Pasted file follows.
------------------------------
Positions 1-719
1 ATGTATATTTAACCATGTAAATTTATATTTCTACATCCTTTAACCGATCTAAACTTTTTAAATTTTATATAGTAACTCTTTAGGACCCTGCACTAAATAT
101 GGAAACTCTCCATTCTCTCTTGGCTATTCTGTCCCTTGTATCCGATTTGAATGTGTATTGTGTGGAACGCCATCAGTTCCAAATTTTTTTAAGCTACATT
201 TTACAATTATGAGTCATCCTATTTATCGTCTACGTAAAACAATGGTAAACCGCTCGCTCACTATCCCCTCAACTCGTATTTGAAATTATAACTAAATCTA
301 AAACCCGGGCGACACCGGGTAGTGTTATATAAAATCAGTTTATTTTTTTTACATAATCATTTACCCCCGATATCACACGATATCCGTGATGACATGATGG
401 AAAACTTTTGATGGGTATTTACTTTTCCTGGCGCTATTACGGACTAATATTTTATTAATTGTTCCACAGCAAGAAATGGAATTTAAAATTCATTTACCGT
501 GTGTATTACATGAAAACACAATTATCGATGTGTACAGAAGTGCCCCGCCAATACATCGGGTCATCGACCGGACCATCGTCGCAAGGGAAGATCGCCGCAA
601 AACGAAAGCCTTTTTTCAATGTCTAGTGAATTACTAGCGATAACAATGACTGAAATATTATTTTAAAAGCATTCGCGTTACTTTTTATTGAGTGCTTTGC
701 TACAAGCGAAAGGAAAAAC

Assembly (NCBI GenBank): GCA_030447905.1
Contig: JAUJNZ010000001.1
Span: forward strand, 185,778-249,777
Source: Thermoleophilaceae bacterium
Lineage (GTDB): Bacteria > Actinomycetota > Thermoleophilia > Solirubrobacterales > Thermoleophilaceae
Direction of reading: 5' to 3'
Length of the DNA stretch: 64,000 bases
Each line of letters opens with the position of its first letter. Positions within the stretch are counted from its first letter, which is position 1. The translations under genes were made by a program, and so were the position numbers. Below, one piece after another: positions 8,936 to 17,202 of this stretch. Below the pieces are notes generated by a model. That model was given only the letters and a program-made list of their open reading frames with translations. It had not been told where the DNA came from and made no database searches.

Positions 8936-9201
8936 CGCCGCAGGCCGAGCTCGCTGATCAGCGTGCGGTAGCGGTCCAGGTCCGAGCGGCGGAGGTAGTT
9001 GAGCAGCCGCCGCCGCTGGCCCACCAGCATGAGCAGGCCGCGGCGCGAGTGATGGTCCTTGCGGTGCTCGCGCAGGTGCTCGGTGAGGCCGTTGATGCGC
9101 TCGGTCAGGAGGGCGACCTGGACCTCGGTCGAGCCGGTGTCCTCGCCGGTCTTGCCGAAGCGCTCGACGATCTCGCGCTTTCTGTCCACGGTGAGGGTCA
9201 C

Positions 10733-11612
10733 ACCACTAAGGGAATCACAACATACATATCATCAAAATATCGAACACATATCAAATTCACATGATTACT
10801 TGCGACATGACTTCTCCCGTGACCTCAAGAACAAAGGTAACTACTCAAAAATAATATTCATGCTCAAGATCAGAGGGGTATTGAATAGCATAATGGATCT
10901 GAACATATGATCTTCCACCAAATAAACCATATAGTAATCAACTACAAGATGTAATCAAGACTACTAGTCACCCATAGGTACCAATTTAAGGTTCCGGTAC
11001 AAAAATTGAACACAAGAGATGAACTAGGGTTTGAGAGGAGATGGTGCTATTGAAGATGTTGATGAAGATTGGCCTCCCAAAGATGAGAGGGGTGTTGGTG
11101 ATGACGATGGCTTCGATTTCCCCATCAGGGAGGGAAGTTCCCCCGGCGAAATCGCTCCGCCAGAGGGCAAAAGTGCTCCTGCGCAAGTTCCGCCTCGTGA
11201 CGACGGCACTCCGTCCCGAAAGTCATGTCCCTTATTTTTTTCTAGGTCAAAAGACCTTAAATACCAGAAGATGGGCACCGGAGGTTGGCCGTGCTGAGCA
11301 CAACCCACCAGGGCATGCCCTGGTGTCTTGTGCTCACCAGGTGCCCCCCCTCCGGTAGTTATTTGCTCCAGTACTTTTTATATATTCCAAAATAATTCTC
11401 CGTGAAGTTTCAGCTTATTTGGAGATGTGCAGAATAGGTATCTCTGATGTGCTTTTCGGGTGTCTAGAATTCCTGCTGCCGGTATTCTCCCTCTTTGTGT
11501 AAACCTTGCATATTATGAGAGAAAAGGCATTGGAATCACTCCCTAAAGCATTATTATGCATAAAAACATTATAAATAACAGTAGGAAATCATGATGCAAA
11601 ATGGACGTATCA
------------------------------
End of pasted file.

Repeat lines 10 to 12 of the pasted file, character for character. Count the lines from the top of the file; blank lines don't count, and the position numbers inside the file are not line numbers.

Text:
Assembly (NCBI GenBank): GCA_030447905.1
Contig: JAUJNZ010000001.1
Span: forward strand, 185,778-249,777